Lambing is an exciting but exhausting time for sheep farmers. A typical breeding cycle with natural service over two heat cycles usually results in well over two weeks of late nights, early mornings, and intense work. To manage the labour load (pun intended), some farmers have adopted a synchronization and induction program to tighten the… Read more »

Building consumer trust is our responsibility, says ‘Farmer Tim’

Tim May says he’s “just a farmer down the road.” But the Rockwood, ON dairy farmer — better known as ‘Farmer Tim’ in the social media world — and his 43 cows are certainly punching above their weight in the fight to help consumers understand what really happens on the farm these days. Three years… Read more »

12 lessons for a new sheep farmer

There’s a reason young and beginning farmers often choose to start a sheep enterprise — local demand for lamb is double what we produce, you can keep quite a few sheep on a limited land base, and they’re affordable livestock that reproduce quickly. There’s also a reason that many new sheep farmers don’t last more… Read more »

Dual-active dewormer approved for use in Canadian sheep flocks

A short-acting, oral drench offered by Zoetis — Startect— has received Canadian approval for use in sheep for treatment and control of a range of adult and immature worms, including Haemonchus contortus (barber pole), and nematode parasites including Teladorsagie and Trichostrongylus. Startect contains two active ingredients, abamectic and derquantel, in one product so as to… Read more »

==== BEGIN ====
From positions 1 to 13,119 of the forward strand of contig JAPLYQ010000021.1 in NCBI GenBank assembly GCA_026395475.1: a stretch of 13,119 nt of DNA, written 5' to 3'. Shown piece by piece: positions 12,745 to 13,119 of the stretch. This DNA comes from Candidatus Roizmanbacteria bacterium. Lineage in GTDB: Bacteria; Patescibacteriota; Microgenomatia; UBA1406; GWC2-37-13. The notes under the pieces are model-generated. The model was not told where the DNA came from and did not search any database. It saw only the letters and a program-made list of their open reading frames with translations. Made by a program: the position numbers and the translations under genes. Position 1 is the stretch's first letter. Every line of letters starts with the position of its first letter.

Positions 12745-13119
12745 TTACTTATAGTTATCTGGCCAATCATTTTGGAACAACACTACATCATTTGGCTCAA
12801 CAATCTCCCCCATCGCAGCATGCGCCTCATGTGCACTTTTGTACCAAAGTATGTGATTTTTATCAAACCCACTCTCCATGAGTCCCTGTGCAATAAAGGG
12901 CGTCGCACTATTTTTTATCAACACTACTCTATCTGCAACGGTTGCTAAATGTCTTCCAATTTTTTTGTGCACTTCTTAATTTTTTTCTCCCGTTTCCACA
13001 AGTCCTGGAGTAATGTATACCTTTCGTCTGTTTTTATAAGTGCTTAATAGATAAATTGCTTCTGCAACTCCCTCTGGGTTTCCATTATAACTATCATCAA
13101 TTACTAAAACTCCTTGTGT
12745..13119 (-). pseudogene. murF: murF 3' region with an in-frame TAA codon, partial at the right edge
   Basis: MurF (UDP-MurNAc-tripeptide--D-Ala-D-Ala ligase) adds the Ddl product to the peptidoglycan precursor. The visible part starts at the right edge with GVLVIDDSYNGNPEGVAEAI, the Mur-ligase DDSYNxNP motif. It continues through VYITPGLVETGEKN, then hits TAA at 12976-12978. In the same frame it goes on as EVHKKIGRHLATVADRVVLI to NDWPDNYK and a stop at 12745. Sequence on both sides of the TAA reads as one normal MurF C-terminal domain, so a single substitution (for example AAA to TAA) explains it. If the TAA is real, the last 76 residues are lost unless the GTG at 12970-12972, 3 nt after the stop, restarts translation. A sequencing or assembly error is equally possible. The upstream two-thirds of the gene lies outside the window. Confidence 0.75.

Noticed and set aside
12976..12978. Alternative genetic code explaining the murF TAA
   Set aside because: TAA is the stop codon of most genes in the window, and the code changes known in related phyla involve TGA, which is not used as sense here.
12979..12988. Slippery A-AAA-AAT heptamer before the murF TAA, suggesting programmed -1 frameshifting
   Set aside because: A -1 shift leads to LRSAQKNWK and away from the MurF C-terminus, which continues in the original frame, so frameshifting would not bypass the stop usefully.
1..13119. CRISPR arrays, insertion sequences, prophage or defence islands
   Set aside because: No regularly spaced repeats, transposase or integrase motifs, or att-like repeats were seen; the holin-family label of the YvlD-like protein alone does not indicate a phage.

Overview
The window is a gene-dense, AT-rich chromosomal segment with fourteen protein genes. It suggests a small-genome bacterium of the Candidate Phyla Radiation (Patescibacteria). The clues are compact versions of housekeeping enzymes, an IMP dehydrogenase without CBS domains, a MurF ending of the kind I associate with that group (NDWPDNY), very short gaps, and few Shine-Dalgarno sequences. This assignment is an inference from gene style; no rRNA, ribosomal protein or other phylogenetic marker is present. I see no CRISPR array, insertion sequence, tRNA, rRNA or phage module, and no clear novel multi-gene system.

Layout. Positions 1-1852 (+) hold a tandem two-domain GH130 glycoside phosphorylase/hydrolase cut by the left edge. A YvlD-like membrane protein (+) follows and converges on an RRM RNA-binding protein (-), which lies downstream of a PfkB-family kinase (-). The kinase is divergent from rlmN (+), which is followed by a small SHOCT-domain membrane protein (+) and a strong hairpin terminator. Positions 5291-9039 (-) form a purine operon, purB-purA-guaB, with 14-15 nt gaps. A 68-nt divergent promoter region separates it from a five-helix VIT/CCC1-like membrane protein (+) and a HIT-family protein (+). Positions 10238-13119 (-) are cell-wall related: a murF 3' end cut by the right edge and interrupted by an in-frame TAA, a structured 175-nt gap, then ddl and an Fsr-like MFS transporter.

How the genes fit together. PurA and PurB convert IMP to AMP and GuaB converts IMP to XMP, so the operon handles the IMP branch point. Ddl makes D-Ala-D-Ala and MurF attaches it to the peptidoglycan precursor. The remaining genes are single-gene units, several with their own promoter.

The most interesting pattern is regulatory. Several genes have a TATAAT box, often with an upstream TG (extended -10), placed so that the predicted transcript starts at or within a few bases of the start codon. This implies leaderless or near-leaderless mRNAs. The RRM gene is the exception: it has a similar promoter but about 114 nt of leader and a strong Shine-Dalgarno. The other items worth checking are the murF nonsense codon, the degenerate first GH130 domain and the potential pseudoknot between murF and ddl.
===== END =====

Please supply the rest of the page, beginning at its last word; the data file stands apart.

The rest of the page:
Producers warned about veterinarian shortage

If you have a sick animal, there’s no such thing as a “timely” veterinarian shortage. But the current situation, which is seeing fewer veterinary service hours available and much more demand expected, is particularly worrisome. It’s raising caution flags in the veterinary sector, and has a leading veterinary educator searching for solutions. Here’s the situation…. Read more »

Determining where to cut antimicrobial use for dairy calves

All livestock producers have been urged to cut unnecessary antibiotic use, to try to prevent resistant bacteria from developing in their herds and flocks. But on the farm, the question is where, and how? Consider dairy calves, for example. More than half of the deaths of dairy calves are from diarrhea. Producers often treat that… Read more »

Toxins in the feed — Identifying and managing mycotoxins

We often focus our efforts on what to add to a total mixed ration in order to offer our animals the highest plane of nutrition necessary for their life stage. But, what about the substances that could create serious health concerns, or even death? “Moulds are a fungal growth, and the mycotoxins are actually a… Read more »

Livestock disease winging its way north as climate warms

Flying, biting midges (Culicoides spp.) — sometimes called no-see-ums — are a scourge to wildlife. Hunters recognize their effects on deer in particular, which are highly susceptibility to a group of midge-transmitted viruses. But there are growing concerns about their potential effect on livestock, too. Here’s why. A midge swarm will blood-feed on animals, causing… Read more »